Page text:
The Pleasures of Wood Plank Grilling  

Cook everything from tuna to tenderloin on a wood plank for extra-smoky flavor.

The Pleasures of Planking
Photo: Becky Luigart-Stayner
The Pleasures of Planking
Summer Vegetable Kabobs

Grilled Recipes

Your complete recipe guide to grilling, barbecues, and outdoor entertaining.

Plank cooking is so simple it's almost foolproof. Planks suited for grilling are widely available, conveniently packaged, and sized to fit a standard grill. Food cooked on a plank stays moist and tender because of the damp smoke that wafts from the wood plank.

Planked with Flavor

Alder: perfect for mild foods and a is good match for seafood–especially salmon.
Cedar: most aromatic wood that adds a deep but gentle flavor. Works well for spicy dishes as well as pork.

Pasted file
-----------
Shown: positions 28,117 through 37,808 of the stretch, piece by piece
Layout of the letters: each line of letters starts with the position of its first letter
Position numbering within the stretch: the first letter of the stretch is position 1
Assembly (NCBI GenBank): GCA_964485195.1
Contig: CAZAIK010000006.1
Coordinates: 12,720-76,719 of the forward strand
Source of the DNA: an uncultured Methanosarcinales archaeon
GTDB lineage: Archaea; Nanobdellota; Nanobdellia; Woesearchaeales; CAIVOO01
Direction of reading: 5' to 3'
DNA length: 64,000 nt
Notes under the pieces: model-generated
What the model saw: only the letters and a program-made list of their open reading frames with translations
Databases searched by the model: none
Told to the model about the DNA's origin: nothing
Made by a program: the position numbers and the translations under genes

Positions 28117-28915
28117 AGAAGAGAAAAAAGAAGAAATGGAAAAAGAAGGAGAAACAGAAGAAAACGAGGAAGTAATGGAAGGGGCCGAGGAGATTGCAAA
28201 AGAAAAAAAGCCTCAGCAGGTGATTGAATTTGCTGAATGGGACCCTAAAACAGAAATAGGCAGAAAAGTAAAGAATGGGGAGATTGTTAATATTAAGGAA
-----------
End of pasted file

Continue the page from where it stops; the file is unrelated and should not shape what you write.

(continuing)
Hickory: offers an intense smoky flavor that pairs well with beef and chicken.
Oak: has a moderate flavor that blends well with a variety of meats, poultry, and fish.
Birch, Pine, and Poplar: avoid these as they impart a bitter flavor.

Planking Pointers

• Soak planks before using to help keep the meat moist. A soaked plank produces maximum smoke and is less likely to burn. Submerge it in water for at least an hour.
• Use the soaked plank right away since the wood will start to dry out quickly.
• After placing the plank on the grill, immediately cover the grill so that smoke quickly surrounds the food.
• Food that touches the wood takes on more flavor, so arrange it on the wood plank in a single layer.
• Use oven mitts to remove the plank and place it on a heatproof serving platter. The edges of the plank may be charred and smoldering.


May, 2008
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